“So it was really important that I do it, for myself … I mean I really considered it strongly last time”
A few weeks ago, I commented that Donald Trump had narcissistic personality disorder. My assertion was dismissed as “smug,” not “a good road” for political discourse, and “a pretty good way to cheapen and stigmatize people with mental illness.”One partisan claimed that Barack Obama could be diagnosed the same way. My goal was to improve our understanding and then prediction of the Republican nominee’s behavior. Diagnosing the mental health of the opposition’s candidate is not a viable political strategy because it’s rarely warranted (or effectivae, at least not since Nixon). Because his behavior makes no sense, a psychological analysis is warranted. And at this point, it’s too late to stop people from questioning Trump’s mental health for discussion to stop.
(CNN) New York Times columnist David Brooks says the Republican candidate for president appears to have “multiple personality disorders.” Michael Bloomberg prefers to imply that he is not “sane.” And on Sunday the billionaire Mark Cuban called Donald Trump “bats**t crazy.”
Though hardly a term of art when it comes to mental health, Cuban’s comment reflects widespread concern about the stability of the Republican nominee for president.
Eugene Robinson and Robert Kagan have also commented extensively. In fact, Trump’s behavior has been so weird in the last 72 hours that ”Top Republicans and political allies to Donald Trump have been talking about an “intervention.”
What’s missing from these discussions is a useful framework and vocabulary. Mental health problems are many, varied, and complex, and colloquial descriptions oversimplify them and shortchange people who suffer from them. Words like “crazy” and “sane” are descriptively useless, not to mention offensive to the mentally ill. There is still enough stigma about mental health issues that we struggle to discuss them in public. Intellectually, we may accept the mental illness as a health issue, but we still discuss it as if were something at the very least slightly shameful. As a society, we need to do better. We can’t do so when we’re afraid to talk about mental health.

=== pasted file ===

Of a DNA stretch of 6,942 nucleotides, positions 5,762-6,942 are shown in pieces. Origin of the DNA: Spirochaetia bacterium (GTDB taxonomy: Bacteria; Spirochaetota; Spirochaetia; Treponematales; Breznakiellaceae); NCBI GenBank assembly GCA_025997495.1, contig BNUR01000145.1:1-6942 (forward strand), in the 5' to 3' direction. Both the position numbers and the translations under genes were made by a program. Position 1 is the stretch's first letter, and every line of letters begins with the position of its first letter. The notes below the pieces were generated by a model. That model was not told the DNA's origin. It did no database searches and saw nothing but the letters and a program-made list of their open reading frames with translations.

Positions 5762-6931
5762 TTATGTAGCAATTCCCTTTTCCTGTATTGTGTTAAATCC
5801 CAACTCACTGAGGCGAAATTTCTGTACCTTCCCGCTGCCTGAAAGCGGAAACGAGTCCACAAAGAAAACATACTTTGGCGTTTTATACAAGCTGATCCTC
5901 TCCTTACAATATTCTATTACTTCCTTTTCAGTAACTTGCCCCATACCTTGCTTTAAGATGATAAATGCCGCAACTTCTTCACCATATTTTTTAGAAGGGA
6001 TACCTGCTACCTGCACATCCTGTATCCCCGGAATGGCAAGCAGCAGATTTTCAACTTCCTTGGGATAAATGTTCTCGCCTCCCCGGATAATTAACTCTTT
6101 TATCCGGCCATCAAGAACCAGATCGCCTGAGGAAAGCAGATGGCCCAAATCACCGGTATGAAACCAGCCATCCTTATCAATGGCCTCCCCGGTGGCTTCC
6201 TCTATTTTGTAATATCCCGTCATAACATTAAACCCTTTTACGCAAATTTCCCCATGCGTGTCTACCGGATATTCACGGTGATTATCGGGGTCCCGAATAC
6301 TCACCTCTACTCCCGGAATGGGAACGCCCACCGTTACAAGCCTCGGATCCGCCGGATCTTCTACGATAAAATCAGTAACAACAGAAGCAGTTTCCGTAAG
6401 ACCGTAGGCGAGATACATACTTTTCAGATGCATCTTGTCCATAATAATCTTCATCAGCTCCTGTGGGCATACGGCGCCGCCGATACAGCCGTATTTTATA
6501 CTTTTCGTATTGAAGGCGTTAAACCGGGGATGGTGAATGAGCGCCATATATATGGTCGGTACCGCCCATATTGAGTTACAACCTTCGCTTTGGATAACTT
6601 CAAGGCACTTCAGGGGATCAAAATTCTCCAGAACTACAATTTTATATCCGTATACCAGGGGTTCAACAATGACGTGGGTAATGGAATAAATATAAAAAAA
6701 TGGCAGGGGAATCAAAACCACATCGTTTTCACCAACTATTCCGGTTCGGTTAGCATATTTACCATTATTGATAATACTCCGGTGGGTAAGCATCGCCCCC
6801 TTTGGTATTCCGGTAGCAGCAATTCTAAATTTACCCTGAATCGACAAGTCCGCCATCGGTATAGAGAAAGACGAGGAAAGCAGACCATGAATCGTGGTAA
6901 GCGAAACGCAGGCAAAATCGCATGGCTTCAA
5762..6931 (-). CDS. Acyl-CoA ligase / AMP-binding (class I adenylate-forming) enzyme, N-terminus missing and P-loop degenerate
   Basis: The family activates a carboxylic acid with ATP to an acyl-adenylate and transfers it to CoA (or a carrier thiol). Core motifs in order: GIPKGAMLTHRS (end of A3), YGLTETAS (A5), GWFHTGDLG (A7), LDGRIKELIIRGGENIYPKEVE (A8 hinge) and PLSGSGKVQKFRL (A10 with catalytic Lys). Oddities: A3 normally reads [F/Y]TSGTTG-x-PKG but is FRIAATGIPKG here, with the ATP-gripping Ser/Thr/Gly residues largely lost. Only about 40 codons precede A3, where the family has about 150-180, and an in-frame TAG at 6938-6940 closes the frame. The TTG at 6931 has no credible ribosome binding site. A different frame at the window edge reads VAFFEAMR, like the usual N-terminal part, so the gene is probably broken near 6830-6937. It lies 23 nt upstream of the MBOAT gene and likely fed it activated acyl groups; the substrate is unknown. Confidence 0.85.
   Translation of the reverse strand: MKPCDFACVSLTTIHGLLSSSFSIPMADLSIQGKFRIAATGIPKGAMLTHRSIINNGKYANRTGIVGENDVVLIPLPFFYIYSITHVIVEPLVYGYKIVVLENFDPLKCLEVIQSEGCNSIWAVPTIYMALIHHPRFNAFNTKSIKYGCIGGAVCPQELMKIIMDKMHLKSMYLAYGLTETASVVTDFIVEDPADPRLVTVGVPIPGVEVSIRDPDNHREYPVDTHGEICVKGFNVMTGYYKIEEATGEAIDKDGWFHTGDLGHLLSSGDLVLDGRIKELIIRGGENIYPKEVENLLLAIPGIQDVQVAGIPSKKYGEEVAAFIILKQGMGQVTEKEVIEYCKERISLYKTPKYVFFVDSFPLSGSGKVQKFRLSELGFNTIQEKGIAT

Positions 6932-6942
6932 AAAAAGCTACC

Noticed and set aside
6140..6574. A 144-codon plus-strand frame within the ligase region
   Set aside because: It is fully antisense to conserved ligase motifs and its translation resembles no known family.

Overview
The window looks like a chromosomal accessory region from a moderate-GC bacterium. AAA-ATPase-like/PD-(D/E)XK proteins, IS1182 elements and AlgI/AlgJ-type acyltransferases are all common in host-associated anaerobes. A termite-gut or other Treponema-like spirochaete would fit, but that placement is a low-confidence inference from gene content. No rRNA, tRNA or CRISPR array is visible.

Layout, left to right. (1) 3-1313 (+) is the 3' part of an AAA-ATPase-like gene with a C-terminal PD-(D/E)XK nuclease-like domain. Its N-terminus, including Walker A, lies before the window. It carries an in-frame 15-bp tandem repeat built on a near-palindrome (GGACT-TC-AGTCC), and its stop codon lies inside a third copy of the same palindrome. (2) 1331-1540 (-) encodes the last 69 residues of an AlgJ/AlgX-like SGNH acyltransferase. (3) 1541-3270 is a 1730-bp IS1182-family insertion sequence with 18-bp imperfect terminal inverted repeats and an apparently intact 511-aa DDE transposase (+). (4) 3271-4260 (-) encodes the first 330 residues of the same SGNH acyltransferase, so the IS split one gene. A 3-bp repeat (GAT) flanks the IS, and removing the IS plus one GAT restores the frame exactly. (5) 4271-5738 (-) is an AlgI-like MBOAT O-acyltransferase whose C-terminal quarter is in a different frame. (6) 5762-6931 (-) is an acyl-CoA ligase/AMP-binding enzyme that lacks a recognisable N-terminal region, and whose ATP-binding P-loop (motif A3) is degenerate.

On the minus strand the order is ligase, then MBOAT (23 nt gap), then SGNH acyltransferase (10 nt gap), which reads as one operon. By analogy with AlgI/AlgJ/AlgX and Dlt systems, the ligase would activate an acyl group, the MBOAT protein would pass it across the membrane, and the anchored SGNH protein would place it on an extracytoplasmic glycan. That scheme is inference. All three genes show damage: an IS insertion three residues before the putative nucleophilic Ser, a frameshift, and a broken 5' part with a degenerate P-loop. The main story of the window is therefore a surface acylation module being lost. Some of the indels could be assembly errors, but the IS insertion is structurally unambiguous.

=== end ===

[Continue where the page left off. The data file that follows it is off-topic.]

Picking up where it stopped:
That’s not to say that we need psychological diagnoses to understand the vast majority of people, including politicians. Biographers, like Robert Caro, do a good job of conveying the psychological complexity of politicians without referring to the DSM. Psychological diagnoses aren’t requisite for understanding complex personalities, but if a politician is likely to have a psychological disorder, there is no reason to use it to describe him. In the case of Donald Trump’s case, the amount of evidence and commentary about his mental health warrants a discussion. Crude, colloquial terminology has limited explanatory power and does an injustice to people who are mentally ill. If Trump suffered from alcoholism, we wouldn’t hesitate to discuss it. It’s not any different to discuss the fact that he exhibits the symptoms of narcissistic personality disorder explains his behavior better than anything else.
Most people are familiar with mood disorders, depression and bipolar disorder. Few people, however, are acquainted with personality disorders:
a type of mental disorder in which you have a rigid and unhealthy pattern of thinking, functioning and behaving. A person with a personality disorder has trouble perceiving and relating to situations and to people. This causes significant problems and limitations in relationships, social encounters, work and school.
Some people may have heard of Borderline Personality Disorder, which has been a trendy diagnosis. Most people have heard of psychopathy, though not by its clinical term anti-social personality disorder. Psychologists and a congresswoman have suggested that Donald Trump has narcissistic personality disorder.
Trump has the symptoms of a personality disorder. He has “trouble perceiving and relating to situations and people.” He’s the guy who tells a mom that he loves babies. He tells her not to leave, then changes his mind. He knows it’s right to say nice things about babies, and in my opinion, he was actually being honest about liking the baby. But then he changed his mind about the baby staying. Trump doesn’t admit to mistakes, so he made a joke about the mother not taking him seriously the first time he spoke. It wasn’t his fault that he told her to stay–it was hers–but he was forgiving her without admitting he was wrong. It was also bizarre that he told the veteran who gave him his Purple Heart that “I always wanted one of these.” An appropriate comment would have been reflected the veteran’s sacrifice, but Trump really has “trouble relating to situations and people.”